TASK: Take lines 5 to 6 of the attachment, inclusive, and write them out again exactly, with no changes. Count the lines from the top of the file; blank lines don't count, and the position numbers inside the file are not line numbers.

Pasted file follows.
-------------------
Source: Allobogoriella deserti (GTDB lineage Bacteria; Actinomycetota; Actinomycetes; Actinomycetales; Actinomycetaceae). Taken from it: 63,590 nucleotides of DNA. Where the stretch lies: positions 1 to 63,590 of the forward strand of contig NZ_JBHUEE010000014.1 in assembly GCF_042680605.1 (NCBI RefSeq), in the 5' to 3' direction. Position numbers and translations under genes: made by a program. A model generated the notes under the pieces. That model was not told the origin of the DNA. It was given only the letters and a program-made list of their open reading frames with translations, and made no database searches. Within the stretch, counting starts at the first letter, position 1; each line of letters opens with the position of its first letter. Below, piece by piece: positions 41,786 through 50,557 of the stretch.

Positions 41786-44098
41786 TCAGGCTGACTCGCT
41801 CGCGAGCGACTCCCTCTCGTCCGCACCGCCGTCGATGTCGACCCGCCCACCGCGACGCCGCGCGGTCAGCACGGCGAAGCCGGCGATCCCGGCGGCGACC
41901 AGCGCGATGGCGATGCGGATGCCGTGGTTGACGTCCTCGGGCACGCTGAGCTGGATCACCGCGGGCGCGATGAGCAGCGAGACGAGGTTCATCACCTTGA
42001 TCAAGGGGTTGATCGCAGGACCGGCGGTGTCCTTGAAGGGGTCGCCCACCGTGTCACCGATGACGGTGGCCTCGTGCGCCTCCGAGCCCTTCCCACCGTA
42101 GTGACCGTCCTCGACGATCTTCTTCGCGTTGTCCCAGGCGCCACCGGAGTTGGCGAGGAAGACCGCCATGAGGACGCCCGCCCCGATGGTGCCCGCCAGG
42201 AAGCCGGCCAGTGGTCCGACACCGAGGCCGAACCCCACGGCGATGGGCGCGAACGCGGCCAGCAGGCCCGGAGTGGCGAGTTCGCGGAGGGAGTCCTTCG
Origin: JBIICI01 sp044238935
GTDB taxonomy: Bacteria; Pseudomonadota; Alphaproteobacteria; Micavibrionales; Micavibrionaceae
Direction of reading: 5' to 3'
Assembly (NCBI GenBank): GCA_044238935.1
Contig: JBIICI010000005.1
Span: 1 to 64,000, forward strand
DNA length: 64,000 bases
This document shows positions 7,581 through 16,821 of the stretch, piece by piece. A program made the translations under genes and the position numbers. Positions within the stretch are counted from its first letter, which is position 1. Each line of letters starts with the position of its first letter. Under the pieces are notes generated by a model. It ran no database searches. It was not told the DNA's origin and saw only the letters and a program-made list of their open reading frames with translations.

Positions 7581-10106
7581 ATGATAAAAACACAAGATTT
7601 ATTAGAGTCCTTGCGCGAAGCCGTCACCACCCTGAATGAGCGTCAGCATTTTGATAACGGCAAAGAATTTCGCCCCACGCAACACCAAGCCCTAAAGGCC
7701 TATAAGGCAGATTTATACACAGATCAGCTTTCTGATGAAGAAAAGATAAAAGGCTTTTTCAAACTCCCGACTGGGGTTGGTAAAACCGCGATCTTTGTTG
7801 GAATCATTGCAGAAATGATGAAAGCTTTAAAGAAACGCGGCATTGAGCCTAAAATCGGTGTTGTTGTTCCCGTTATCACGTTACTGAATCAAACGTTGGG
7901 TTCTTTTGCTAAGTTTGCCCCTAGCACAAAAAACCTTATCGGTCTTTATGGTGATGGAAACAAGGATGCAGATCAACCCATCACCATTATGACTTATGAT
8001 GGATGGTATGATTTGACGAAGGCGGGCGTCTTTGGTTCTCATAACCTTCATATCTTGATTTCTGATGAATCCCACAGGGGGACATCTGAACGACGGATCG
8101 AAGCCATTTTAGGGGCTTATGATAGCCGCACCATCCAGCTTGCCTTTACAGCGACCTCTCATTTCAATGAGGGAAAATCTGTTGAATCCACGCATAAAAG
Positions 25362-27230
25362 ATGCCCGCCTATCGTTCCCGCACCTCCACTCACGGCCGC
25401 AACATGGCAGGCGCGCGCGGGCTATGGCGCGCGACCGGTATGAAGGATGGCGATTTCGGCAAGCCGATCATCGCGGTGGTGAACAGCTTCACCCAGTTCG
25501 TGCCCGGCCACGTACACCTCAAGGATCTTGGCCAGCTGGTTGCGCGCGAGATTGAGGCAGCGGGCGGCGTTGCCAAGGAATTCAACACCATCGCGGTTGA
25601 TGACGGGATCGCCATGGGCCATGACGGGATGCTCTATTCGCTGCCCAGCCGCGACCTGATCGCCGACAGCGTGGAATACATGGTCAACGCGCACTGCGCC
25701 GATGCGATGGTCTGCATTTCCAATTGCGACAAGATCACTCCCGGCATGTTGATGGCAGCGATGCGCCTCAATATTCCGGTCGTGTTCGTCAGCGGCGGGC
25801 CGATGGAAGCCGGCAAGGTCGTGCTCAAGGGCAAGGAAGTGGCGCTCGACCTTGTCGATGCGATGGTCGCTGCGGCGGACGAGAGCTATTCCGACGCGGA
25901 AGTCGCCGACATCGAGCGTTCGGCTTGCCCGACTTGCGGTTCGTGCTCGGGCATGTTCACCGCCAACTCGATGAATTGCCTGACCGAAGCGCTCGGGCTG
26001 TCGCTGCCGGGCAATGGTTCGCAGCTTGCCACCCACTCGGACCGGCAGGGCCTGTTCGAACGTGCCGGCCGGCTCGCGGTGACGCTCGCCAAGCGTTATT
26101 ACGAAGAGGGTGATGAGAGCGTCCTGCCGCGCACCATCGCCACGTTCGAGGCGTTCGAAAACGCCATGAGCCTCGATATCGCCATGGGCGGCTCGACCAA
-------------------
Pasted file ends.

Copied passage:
41901 AGCGCGATGGCGATGCGGATGCCGTGGTTGACGTCCTCGGGCACGCTGAGCTGGATCACCGCGGGCGCGATGAGCAGCGAGACGAGGTTCATCACCTTGA
42001 TCAAGGGGTTGATCGCAGGACCGGCGGTGTCCTTGAAGGGGTCGCCCACCGTGTCACCGATGACGGTGGCCTCGTGCGCCTCCGAGCCCTTCCCACCGTA